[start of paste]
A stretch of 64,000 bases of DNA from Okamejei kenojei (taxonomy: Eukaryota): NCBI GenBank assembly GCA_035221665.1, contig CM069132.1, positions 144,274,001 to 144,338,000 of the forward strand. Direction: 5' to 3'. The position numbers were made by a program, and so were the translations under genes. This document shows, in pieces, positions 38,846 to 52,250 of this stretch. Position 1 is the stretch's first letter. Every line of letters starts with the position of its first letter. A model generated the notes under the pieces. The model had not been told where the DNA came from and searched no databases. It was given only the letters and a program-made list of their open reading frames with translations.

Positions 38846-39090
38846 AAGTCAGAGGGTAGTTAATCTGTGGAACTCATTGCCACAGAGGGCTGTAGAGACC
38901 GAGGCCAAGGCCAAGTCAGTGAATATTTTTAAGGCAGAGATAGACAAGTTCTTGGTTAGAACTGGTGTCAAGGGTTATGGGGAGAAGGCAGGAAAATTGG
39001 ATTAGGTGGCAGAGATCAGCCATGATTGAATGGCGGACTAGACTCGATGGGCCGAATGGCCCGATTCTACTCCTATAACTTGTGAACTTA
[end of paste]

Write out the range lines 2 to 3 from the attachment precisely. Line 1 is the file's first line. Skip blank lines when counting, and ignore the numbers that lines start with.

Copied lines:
Positions 38846-39090
38846 AAGTCAGAGGGTAGTTAATCTGTGGAACTCATTGCCACAGAGGGCTGTAGAGACC